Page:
DARIEN, Conn. -- Here is the full text of the Salutatorian Address given Tuesday at Darien High School's graduation by Amanda Sload:
Good afternoon. I’m honored to have the opportunity to speak to you today. I’m in the band, so I’ve had the chance to play at the last few graduations. When I sat in the heat, listening to everyone speak, I always took for granted that the valedictorians and salutatorians had something valuable to say. Some insight, advice, a tidbit of useful knowledge.
I realized, though, once given the opportunity to speak in front of you, fellow members of the class of 2015, parents, loved ones, teachers, administrators, that the fact that I have good grades does not at all qualify me to give you life advice.
So instead I will share some life advice from someone who is indeed qualified to give it—A. A. Milne, author of "Winnie the Pooh."
Here are seven bits of wisdom that can be learned from Winnie the Pooh. First, “Piglet noticed that even though he had a Very Small Heart, it could hold a rather large amount of Gratitude.”
Graduating from DHS is a big step and a big accomplishment, but we could not have made it without the help of many people. I could list a dozen teachers who have truly changed my life for the better.
I know you care deeply about us, and it shows, so thank you. It’s probably a good time to thank our parents… We would not be here without you, and I know that none of us recognize you enough.
Each of us has our own mentors as well. One of my mentors is my hockey coach. He has the biggest heart and pushes me to be better every day; I cannot thank him enough.
Finally, we should also thank each other. I am grateful to you all for being there for me when I needed it and even when I thought I didn’t.
So, although we’re here celebrating our great accomplishments, let’s remember to take a moment to express our gratitude to all the people who have helped us get here.
Second, while this is an important milestone in our lives, we still have to move forward and take chances. As Milne writes, “You can't stay in your corner of the Forest waiting for others to come to you. You have to go to them sometimes.”
We’re all going to have to face new, potentially scary, situations pretty soon. We have to confront these situations and opportunities, even if it’s uncomfortable, in order to find the success that we’re hoping for.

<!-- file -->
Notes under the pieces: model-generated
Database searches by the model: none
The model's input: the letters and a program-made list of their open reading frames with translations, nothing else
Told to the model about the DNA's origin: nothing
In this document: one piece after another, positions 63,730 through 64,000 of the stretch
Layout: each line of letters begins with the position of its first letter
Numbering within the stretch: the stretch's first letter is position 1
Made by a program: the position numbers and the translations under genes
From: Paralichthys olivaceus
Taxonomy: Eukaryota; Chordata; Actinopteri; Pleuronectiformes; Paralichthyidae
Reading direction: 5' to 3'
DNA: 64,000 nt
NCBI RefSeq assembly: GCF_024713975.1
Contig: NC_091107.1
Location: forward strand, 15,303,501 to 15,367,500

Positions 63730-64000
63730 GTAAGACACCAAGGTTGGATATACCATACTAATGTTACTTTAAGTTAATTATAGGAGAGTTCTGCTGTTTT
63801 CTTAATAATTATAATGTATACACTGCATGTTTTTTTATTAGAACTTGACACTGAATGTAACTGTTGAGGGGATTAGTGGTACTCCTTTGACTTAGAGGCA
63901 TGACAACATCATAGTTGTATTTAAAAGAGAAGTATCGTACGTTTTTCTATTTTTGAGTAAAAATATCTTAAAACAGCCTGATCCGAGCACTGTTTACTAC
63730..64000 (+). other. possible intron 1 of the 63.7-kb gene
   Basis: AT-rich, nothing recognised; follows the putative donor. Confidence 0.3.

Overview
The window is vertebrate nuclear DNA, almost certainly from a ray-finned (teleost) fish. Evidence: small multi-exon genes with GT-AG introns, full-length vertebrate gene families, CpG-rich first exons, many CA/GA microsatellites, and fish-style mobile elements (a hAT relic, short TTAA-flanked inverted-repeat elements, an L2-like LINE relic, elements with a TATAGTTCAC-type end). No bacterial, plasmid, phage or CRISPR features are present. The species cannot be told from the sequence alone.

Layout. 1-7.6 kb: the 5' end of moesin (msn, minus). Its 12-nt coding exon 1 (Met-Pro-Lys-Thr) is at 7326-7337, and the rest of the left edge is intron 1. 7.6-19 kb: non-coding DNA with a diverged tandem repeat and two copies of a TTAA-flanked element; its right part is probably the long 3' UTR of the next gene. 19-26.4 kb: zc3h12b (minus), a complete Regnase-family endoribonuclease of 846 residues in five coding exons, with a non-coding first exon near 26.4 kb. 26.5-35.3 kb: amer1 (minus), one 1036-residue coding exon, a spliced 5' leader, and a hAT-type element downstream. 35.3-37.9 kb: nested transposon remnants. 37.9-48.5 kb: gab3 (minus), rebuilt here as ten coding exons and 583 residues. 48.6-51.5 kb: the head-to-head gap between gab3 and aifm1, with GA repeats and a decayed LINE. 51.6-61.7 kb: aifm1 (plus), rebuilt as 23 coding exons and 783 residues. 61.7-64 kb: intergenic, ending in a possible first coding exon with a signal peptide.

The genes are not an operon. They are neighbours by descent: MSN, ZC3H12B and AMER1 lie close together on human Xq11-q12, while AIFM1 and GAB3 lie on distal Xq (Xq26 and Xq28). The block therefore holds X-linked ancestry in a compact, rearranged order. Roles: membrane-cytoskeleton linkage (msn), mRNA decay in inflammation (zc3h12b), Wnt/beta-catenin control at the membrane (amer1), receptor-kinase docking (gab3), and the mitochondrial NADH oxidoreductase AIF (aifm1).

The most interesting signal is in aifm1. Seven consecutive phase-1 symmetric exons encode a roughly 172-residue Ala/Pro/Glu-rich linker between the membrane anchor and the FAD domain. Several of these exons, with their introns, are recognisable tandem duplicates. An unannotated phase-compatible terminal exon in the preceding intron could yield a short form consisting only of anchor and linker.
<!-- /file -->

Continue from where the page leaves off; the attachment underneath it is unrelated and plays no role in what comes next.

When I moved to Denmark, I played on a local Danish hockey team. Although the boys on the team took English in school, they weren’t comfortable speaking to me in it. So, I learned a few phrases of Danish, from school and from them, and tried them out. Some of the more useful phrases I learned were “I like cake” and “You are a very large hippopotamus." I can assure you that I made a fool of myself, but I made friends and I learned something; I learned that, many times, we won’t be in our element, we won’t be in our corner of the forest, but we can take any situation, no matter how new, how uncomfortable or scary, and turn it into a positive experience.
The third piece of advice that Milne gives us I believe speaks for itself, and may be helpful for us in the coming years: “A bear, however hard he tries, grows tubby without exercise.”
Fourth, a slightly more serious bit of insight: “Weeds are flowers, too, once you get to know them.” We’re going to meet a lot of new people. If we keep our minds open, we can learn so much from those around us. I’ve heard that even New Canaan kids are people, too, once you get to know them.
While being open minded can be difficult, and I don’t necessarily condone fraternizing with the enemy, going into the world with an open mind will do us all well. After all, we never know where our next friend will come from.
Fifth, Milne writes “Good judgment comes from experience, and experience - well, that comes from poor judgment.” Nobody expects us to be able to do everything perfectly. We’re going to make bad decision and mess up in new situations; we simply have to learn from our mistakes.
Sixth, Milne says: “To the uneducated an A is just three sticks.” When we were 4 years old, the letter A was simply three meaningless lines, but it’s impossible for us to unsee an A for what it is now. It’s ingrained in our minds. Education has changed our worlds and will continue to change them. We’ll learn things that we can’t even fathom right now. It has the power to transform who we are. Let it.
Seventh, and finally, he says, “Perhaps the best thing to do is to stop writing Introductions and get on with the book.” Accomplishing all that we have so far is wonderful, but we have a world of opportunities in front of us. This is just the beginning. It’s been an amazing beginning and a beginning of which to be proud. Now, we are lucky to have things to learn, mistakes to make, people to meet, and lives to change.
So let’s get on with it. Congratulations, Class of 2015.
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